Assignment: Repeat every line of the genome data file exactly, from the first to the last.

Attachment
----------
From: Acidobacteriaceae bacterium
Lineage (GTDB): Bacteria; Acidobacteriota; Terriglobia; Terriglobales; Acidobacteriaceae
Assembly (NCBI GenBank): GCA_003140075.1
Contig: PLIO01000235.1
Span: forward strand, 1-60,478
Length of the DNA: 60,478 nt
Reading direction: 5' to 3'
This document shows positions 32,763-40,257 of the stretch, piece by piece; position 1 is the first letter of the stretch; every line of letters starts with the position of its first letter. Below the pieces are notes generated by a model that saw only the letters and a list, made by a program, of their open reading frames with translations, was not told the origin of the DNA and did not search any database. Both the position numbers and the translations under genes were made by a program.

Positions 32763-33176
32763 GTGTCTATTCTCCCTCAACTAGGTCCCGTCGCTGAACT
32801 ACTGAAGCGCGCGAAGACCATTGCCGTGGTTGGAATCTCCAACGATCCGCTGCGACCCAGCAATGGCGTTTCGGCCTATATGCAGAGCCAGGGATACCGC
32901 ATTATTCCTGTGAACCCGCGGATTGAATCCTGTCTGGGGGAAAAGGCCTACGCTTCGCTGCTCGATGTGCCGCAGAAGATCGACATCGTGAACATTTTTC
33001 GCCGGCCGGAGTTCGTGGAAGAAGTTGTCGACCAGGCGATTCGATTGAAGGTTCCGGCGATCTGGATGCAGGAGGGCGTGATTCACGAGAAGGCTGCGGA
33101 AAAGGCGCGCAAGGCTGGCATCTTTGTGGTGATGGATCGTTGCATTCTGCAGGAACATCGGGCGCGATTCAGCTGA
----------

From: Acidobacteriaceae bacterium
Lineage (GTDB): Bacteria; Acidobacteriota; Terriglobia; Terriglobales; Acidobacteriaceae
Assembly (NCBI GenBank): GCA_003140075.1
Contig: PLIO01000235.1
Span: forward strand, 1-60,478
Length of the DNA: 60,478 nt
Reading direction: 5' to 3'
This document shows positions 32,763-40,257 of the stretch, piece by piece; position 1 is the first letter of the stretch; every line of letters starts with the position of its first letter. Below the pieces are notes generated by a model that saw only the letters and a list, made by a program, of their open reading frames with translations, was not told the origin of the DNA and did not search any database. Both the position numbers and the translations under genes were made by a program.

Positions 32763-33176
32763 GTGTCTATTCTCCCTCAACTAGGTCCCGTCGCTGAACT
32801 ACTGAAGCGCGCGAAGACCATTGCCGTGGTTGGAATCTCCAACGATCCGCTGCGACCCAGCAATGGCGTTTCGGCCTATATGCAGAGCCAGGGATACCGC
32901 ATTATTCCTGTGAACCCGCGGATTGAATCCTGTCTGGGGGAAAAGGCCTACGCTTCGCTGCTCGATGTGCCGCAGAAGATCGACATCGTGAACATTTTTC
33001 GCCGGCCGGAGTTCGTGGAAGAAGTTGTCGACCAGGCGATTCGATTGAAGGTTCCGGCGATCTGGATGCAGGAGGGCGTGATTCACGAGAAGGCTGCGGA
33101 AAAGGCGCGCAAGGCTGGCATCTTTGTGGTGATGGATCGTTGCATTCTGCAGGAACATCGGGCGCGATTCAGCTGA